Losing a loved one doesn’t only cause grief, it can also bring along a slew of new responsibilities and questions. Many people find themselves trying to figure out what’s next with their departed loved one’s estate. Court Accounting is often part of this process but can feel overwhelming, especially during a time of mourning.
Here are some important factors to consider when looking into the next phase of sorting out an estate.
Court accounting is typically used when no will exists or the decedent did not appoint an executor. If this is the case, a court accounting of the assets and liabilities of the estate must take place by a court-appointed administrator. Even if the decedent appointed an executor before his or her death, formal accounting will need to take place if beneficiaries do not agree upon the distribution of assets. The court-appointed administrator will be able to complete the same process as an executor but will have the ability to determine which assets go to each beneficiary.
What are the Reasons A Court Accounting Would be Required?
You never know when you’ll be in a position where you’ll need a court accounting. Depending on your particular circumstance, you may be the one who is asking for a court accounting or may be called to the court. There are generally three main reasons a court accounting would be required.
What Should A Court Accounting Include?
In California, an estate usually means that the decedent died without a trust or with only a will in place. Without a trust, it makes it difficult to determine how the decedent’s property should be distributed. Court accounting will be required by a California state court if the decedent has assets that are not co-owned with someone else and if the total dollar amount is over $150,000. If these circumstances apply to your situation, then you will need to go to court and get the estate probated.
In California, there are three parts of a court accounting which include the beginning inventory, all additions and subtractions and the ending inventory that can be distributed to the beneficiary.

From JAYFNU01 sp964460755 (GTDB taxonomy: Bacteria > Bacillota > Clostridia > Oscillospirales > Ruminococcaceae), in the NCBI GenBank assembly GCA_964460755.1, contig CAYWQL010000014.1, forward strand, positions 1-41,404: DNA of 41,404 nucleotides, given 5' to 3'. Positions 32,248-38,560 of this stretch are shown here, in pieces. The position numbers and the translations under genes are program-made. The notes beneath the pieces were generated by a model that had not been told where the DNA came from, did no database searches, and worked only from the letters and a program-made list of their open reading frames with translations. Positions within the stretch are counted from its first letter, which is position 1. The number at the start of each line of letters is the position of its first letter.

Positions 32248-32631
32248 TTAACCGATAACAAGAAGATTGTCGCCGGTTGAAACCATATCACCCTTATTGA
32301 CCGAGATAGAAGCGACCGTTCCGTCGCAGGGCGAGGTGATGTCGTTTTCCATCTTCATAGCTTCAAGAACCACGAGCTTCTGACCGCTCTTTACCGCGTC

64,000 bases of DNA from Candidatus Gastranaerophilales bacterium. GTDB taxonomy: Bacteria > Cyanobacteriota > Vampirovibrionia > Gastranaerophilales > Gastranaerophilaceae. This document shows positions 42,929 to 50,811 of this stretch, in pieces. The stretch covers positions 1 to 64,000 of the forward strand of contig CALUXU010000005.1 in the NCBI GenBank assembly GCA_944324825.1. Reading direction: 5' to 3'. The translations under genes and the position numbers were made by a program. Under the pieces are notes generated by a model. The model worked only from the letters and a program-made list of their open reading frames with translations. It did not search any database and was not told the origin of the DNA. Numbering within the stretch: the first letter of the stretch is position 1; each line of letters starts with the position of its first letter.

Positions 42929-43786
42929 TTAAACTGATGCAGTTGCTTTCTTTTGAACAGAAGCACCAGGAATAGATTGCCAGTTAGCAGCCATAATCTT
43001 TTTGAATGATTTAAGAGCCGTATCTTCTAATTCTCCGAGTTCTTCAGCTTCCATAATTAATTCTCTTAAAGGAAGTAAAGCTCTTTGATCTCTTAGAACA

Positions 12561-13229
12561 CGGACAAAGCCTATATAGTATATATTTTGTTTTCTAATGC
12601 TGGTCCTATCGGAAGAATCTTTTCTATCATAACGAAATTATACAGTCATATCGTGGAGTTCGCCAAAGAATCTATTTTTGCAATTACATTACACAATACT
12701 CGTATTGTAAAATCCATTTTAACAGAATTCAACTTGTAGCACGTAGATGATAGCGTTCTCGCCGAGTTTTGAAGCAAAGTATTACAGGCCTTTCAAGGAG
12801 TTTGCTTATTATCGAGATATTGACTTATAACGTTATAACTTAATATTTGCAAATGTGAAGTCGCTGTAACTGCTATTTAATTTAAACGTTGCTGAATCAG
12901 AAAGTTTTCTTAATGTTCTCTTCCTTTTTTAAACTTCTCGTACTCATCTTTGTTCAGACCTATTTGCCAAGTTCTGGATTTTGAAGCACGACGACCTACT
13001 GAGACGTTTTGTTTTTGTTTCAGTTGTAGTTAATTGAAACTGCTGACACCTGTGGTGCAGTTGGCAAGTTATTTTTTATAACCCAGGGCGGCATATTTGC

A fiduciary is a person or organization that acts on behalf of another person. In this role, it is the fiduciary’s job to put their clients’ interests first, as they have a duty to preserve good faith and trust. If the fiduciary is accused of not following his or her duty, then he or she may decide to voluntarily file a court accounting.
How Much Does a Court Accounting Cost?
Court accounting can cost anywhere from $1,000 to $25,000 depending on how complex the case is and how many assets the deceased owned. If a person has two small bank accounts with very few deposits or expenses, it is a simple accounting, and it will be considerably less. On the other hand, if there is a case where someone had rentals, classic cars, cash accounts, brokerage accounts, and beneficiaries taking money out of the account before the trustee got a hold of the account, then the case is much more complicated. This type of case will take more time and effort to complete.
How Long Does A Court Accounting Take?
When it comes to preparing for the process of a court accounting, each case is unique and can take anywhere from weeks to years. The deadline to prepare and submit the estate’s final accounting is set by the court. The final accounting will show the beginning inventory, all additions and subtractions, and the ending inventory that can be distributed to the beneficiaries. This process can vary depending on the kind of assets attached to the estate and the availability of the documentation of those assets.
Do you have questions about Court Accounting?
Feel free to contact Marcia L. Campbell, CPA. Our team is always here to help our clients. We can help by providing guidance regarding elder care and financial choices that can be made before they are needed.
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